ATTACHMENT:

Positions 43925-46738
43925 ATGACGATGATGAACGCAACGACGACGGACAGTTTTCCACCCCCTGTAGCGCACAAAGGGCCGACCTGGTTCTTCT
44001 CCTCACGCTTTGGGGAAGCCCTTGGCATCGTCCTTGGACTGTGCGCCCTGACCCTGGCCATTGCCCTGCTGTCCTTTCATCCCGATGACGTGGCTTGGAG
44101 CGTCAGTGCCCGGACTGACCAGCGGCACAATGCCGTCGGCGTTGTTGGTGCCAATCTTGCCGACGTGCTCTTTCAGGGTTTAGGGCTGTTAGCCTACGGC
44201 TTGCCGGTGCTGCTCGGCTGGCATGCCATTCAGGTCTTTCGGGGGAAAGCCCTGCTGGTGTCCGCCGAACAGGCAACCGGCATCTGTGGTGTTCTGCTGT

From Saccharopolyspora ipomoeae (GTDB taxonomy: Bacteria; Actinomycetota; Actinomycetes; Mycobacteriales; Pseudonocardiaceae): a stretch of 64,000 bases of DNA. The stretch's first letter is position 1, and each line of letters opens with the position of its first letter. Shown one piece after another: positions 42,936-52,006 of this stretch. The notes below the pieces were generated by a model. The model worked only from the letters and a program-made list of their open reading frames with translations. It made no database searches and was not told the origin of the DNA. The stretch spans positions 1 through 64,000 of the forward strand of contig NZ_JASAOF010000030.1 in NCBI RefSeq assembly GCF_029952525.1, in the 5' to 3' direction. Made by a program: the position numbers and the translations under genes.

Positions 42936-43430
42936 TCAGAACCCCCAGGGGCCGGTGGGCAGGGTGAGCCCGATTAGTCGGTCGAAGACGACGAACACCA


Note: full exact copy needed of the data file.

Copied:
Positions 43925-46738
43925 ATGACGATGATGAACGCAACGACGACGGACAGTTTTCCACCCCCTGTAGCGCACAAAGGGCCGACCTGGTTCTTCT
44001 CCTCACGCTTTGGGGAAGCCCTTGGCATCGTCCTTGGACTGTGCGCCCTGACCCTGGCCATTGCCCTGCTGTCCTTTCATCCCGATGACGTGGCTTGGAG
44101 CGTCAGTGCCCGGACTGACCAGCGGCACAATGCCGTCGGCGTTGTTGGTGCCAATCTTGCCGACGTGCTCTTTCAGGGTTTAGGGCTGTTAGCCTACGGC
44201 TTGCCGGTGCTGCTCGGCTGGCATGCCATTCAGGTCTTTCGGGGGAAAGCCCTGCTGGTGTCCGCCGAACAGGCAACCGGCATCTGTGGTGTTCTGCTGT

From Saccharopolyspora ipomoeae (GTDB taxonomy: Bacteria; Actinomycetota; Actinomycetes; Mycobacteriales; Pseudonocardiaceae): a stretch of 64,000 bases of DNA. The stretch's first letter is position 1, and each line of letters opens with the position of its first letter. Shown one piece after another: positions 42,936-52,006 of this stretch. The notes below the pieces were generated by a model. The model worked only from the letters and a program-made list of their open reading frames with translations. It made no database searches and was not told the origin of the DNA. The stretch spans positions 1 through 64,000 of the forward strand of contig NZ_JASAOF010000030.1 in NCBI RefSeq assembly GCF_029952525.1, in the 5' to 3' direction. Made by a program: the position numbers and the translations under genes.

Positions 42936-43430
42936 TCAGAACCCCCAGGGGCCGGTGGGCAGGGTGAGCCCGATTAGTCGGTCGAAGACGACGAACACCA